Etiology of chronic rhinosinusitis includes ostiomeatal obstruction, allergies, polypi, dental diseases and occult or subtle immunodeficiency states, which lead to inflammation of nose and paranasal sinus [7,8]. It is diagnosed by symptoms mentioned by Rhinosinusitis task force together with either endoscopic signs of oedema/mucosal congestion, mucopurulent discharge or polypi coming from middle meatus and/or computed tomography changes like mucosal changes within ostiomeatal complex and/or sinuses [3,4]. Common organisms are Staphylococcus species (55%) and out of this Staphylococcus aureus is the major organism (20%). Some studies have shown a high prevalence of Enterobacteriaceae organisms, anaerobes, Gram-negative bacteria and fungi [9-13]. However no significant etiology for CRS has been identified to date. So a definitive microbial profile responsible for disease manifestation remains controversial. Healthy sinuses may harbor a diverse assemblage of microorganisms and alteration in the kinds and quantities of these microbes may play a role in the pathogenesis of CRS. Treatment includes medical or surgical therapy. Medical therapy mainly includes the use of antibiotics. Antibiotic resistance is an emerging problem now-a-days, which is becoming a roadblock in providing effective treatment. Extended spectrum betalactamases (ESBL) and methicillin resistant staphylococcus aureus (MRSA) strains represent a major threat among MDR bacterial isolates. Study conducted by Rezai, et al. showed increased role of MRSA and ESBL producing bacteria in chronic sinusitis. 47.61% of staphylococcus strains were MRSA and 33.33% of enterobacteriacea isolates were ESBL producing bacteria . In a study conducted in US, Rujuvanej, et al., examined 10,387 positive intranasal culture samples over a period of two decades from 1990 to 2010 and it was found that Staphylococcus aureus was seen in 800 (7.7%) and out of which 110 (1.06%) were methicillin resistant staphylococcus aureus (MRSA) and it showed a statistically significant increasing trend for MRSA sinusitis .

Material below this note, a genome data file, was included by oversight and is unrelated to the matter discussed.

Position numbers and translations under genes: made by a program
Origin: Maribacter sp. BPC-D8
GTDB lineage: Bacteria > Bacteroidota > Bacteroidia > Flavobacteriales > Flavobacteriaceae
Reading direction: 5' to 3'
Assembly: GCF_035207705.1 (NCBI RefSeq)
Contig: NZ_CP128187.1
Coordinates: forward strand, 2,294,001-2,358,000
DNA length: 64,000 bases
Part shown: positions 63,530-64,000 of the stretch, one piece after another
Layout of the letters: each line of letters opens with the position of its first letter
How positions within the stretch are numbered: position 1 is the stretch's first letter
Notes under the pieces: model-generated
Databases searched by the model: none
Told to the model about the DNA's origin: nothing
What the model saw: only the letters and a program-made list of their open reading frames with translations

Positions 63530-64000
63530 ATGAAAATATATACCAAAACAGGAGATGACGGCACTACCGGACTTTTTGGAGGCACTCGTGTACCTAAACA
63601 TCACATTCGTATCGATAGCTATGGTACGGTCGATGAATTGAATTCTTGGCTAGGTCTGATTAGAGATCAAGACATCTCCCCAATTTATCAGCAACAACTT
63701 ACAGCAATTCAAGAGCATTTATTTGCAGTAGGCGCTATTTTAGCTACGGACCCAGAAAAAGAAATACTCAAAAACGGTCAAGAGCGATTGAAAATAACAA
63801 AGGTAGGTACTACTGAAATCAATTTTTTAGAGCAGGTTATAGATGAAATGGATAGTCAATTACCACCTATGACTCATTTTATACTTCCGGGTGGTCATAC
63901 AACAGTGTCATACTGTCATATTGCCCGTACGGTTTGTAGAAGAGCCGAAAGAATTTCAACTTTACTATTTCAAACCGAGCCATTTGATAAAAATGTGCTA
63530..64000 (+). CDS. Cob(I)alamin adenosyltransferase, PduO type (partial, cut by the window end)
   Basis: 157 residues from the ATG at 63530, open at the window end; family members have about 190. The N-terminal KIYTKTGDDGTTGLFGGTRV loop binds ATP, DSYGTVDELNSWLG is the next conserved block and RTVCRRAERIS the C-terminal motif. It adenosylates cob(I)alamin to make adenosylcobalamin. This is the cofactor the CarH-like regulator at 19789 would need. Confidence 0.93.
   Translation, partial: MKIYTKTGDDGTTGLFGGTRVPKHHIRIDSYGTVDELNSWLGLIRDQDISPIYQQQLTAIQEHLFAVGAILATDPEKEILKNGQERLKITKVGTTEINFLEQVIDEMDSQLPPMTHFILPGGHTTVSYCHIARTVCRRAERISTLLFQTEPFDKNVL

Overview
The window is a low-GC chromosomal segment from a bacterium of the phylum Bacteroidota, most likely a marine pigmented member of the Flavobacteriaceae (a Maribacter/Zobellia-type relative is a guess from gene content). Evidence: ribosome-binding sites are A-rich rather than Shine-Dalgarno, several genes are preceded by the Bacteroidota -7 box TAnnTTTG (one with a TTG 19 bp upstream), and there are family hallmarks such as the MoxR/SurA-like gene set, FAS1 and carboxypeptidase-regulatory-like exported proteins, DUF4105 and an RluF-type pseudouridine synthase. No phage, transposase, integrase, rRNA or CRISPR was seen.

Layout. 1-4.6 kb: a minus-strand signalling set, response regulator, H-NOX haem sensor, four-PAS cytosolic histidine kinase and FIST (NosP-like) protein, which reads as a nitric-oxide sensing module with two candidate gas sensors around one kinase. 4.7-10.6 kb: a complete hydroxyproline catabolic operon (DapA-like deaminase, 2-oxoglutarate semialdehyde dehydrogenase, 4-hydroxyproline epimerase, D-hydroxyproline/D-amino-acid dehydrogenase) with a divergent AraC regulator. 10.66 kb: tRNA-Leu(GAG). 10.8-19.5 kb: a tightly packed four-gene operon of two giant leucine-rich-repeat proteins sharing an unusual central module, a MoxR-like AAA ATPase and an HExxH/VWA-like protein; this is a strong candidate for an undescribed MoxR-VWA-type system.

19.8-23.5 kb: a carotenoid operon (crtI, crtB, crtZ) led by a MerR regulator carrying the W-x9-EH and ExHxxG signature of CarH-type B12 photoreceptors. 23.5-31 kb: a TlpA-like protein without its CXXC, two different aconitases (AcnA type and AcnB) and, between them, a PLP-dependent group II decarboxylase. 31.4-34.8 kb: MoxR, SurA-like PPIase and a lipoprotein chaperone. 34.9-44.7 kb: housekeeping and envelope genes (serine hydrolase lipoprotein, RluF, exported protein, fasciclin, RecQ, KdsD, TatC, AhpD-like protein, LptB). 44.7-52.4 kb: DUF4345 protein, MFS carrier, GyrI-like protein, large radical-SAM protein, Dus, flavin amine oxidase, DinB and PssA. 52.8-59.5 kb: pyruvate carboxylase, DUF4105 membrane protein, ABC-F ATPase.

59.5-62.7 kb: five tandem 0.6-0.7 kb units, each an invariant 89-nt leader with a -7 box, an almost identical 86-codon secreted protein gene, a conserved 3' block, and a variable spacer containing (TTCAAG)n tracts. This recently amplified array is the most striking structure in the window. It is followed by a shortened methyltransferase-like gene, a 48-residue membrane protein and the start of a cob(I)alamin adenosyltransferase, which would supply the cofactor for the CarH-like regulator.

As the drug resistance in microorganisms is an emerging problem and it varies from time to time, hence, the present study aims to find out the organisms causing chronic rhinosinusitis and their drug sensitivity pattern in a study group without nasal polyposis.
This prospective observational study was conducted in the Department of ENT, in collaboration with Department of Microbiology, Government Medical College Hospital, Sector- 32 Chandigarh, India. One hundred (100) patients clinically diagnosed as chronic rhinosinusitis as per rhinosinusitis task force definition  irrespective of age and sex were evaluated in the study. Those who received antibiotic in the last one week of presentation, patients with nasal polyposis and immunocompromised patients were excluded. Patients were subjected to diagnostic nasal endoscopy under local anaesthesia using 4% xylocaine solution. Under all aseptic precautions, samples were taken under endoscopic guidance (nasal endoscope of 0°, 4 mm diameter for adults and 2.7 mm diameter for children of Karl-Storz/Stryker) from middle meatus area, thus avoiding any risk of contamination within the nasal cavity. Immediately swabs were placed in two sterile test tubes for bacterial and fungal studies. Test tubes containing the specimen were labelled and taken to Microbiology laboratory and were studied for bacterial and fungal culture and sensitivity.